This group had much to offer as they danced to Tchaikovsky’s score, performed by the Atlanta Ballet Orchestra under Ari Pelto’s baton. The costumes and set designs, largely the work of Elizaveta Dvorkina and constructed in St. Petersburg, captured Russian and European styles spanning the 18th and 19th centuries.

The Prologues’ Pas de Six — six fairies bestowing virtues on the infant princess — displayed the unique gifts of six dancers, notably Ann Tyler Harshbarger’s soft port de bras and steady pointe work and Peng-Yu Chen’s shimmering skitters en pointe to a hurried flute melody. And standing out from them all was Abigail Tan as the benevolent Lilac Fairy, whose long, gracious, sustained lines embodied the quality of mercy and who conquered all but the most difficult of her steps with soothing ease.

Contrast that with Tara Lee, whose evil fairy Carabosse nearly foiled the royal court’s goodness and grace. Entering on a clap of thunder with her grotesque, masked ghouls, she whirled around the stage, grounded and of the earth, cruelly plucking pins and wig from the head of Cantalbutte, the courtier who forgot to invite her. With baby in arms, she placed the curse, thrust the spindle upward triumphantly and cackled out loud as she departed on the shoulders of her minions.

Carabosse followed the child Aurora, and McFall cast his six-year-old daughter, Stella, in this role — a brief pas de deux with her dancing master, Miguel Angel Montoya. Effortlessly, Montoya partnered this child for whom overhead arabesque lifts and daring, spiraling descents seemed as natural as breathing.

Petipa’s Rose Adagio seemed intact as Loveless tackled one of the most challenging sequences in the classical canon. Dressed in glittering pink, her budding womanhood and growing independence were apparent with each successive attitude balance en pointe. With dainty hops en pointe and a bit of coquetry, she engaged audience and performers in her subsequent pas seul, by turns innocent, exuberant and ecstatic. An insidious blackish-green veil dropped around the princess and Carabosse as she pricked her finger, her death scene unfolding more logically than in older productions. The Lilac Fairy gently lulled the court to sleep as Robert Hand’s cooling light descended on the scene.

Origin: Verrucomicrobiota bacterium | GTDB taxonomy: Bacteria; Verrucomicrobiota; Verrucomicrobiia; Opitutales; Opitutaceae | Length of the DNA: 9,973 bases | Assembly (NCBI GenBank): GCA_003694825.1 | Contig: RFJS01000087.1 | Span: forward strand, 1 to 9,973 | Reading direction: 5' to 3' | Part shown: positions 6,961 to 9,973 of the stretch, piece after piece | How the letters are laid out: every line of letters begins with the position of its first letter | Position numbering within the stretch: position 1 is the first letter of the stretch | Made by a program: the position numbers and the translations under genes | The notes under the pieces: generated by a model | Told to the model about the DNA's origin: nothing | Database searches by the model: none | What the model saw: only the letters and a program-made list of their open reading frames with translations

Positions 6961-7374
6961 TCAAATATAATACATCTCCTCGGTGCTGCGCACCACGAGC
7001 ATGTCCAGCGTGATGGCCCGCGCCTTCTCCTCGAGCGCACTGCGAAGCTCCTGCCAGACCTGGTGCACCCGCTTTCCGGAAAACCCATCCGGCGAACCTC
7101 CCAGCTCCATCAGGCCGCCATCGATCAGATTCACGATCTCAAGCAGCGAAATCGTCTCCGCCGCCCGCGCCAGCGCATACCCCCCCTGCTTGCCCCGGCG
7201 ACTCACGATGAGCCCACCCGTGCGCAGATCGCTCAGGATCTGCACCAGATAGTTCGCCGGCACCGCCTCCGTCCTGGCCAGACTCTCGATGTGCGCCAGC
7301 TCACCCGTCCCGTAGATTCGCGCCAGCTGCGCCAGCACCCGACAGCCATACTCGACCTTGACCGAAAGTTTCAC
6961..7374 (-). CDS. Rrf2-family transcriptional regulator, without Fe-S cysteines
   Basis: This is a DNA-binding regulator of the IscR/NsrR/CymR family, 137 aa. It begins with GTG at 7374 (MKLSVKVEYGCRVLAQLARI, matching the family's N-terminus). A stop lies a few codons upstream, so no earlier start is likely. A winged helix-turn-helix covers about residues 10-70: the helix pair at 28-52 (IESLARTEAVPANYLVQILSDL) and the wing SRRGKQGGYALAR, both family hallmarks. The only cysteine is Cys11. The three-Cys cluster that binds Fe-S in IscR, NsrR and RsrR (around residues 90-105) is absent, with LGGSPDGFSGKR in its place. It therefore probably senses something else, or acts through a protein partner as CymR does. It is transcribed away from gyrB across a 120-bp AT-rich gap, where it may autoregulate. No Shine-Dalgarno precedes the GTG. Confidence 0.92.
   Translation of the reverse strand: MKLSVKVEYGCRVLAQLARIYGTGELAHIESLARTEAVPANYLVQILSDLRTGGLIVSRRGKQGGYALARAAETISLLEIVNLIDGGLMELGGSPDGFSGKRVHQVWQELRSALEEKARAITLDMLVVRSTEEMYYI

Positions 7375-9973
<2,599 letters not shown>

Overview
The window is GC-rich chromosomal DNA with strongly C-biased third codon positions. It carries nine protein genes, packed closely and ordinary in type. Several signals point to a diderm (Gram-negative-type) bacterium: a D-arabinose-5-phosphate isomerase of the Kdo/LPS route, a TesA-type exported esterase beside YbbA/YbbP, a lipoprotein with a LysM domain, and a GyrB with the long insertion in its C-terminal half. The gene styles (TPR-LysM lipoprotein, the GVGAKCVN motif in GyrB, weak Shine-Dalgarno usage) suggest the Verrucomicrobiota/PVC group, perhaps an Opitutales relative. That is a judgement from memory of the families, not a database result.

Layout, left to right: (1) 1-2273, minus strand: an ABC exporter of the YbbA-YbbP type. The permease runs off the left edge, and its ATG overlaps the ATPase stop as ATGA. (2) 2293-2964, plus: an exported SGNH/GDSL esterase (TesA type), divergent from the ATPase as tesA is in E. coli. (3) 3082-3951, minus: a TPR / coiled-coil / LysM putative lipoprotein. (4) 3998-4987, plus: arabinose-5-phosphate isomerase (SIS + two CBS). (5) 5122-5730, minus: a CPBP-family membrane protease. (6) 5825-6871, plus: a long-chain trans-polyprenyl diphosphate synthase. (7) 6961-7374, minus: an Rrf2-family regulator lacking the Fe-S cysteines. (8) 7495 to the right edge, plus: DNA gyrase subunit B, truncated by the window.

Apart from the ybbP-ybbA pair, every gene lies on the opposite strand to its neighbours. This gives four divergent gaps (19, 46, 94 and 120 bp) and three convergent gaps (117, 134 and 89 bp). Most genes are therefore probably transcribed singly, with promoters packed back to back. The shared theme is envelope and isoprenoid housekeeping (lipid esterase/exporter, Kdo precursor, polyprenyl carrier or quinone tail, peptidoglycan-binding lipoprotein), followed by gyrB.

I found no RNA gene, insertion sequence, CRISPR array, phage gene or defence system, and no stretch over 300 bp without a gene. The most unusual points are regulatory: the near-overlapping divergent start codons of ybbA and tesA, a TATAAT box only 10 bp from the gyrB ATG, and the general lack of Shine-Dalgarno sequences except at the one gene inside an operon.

In the hunting party in Act 2, one might dream of seeing six to eight of Atlanta Ballet’s male dancers move in perfect unison — perhaps that can be hoped for in the future. Much of the long version’s Act 2 was cut, a well-conceived choice. McFall focused on the struggle between good and evil, pitting Jacob Bush as Prince Desire against Carabosse — he has no choice but to stab her with her own snake-wand.

The Kiss Pas de Deux seemed of another time — dreamlike, especially as it contrasted with the final scene — marked by a polonaise of courtiers and fairy tale characters telling stories within the stories. Bordered by three layers of lacy fall foliage in front of an airy, domed Russian summer palace, Loveless and Bush danced the final grand pas de deux in the finest performance I’ve seen by either of these dancers.

There’s far more to this production — a pinnacle of sorts, just as it was in 1890. The evening looked ahead to a dynamic upcoming season; at the same time, it celebrated the career of one of its most talented dancers, who rose through school and company ranks into artistic maturity. Kristi, wherever your dreams take you, it’s surely a promising future.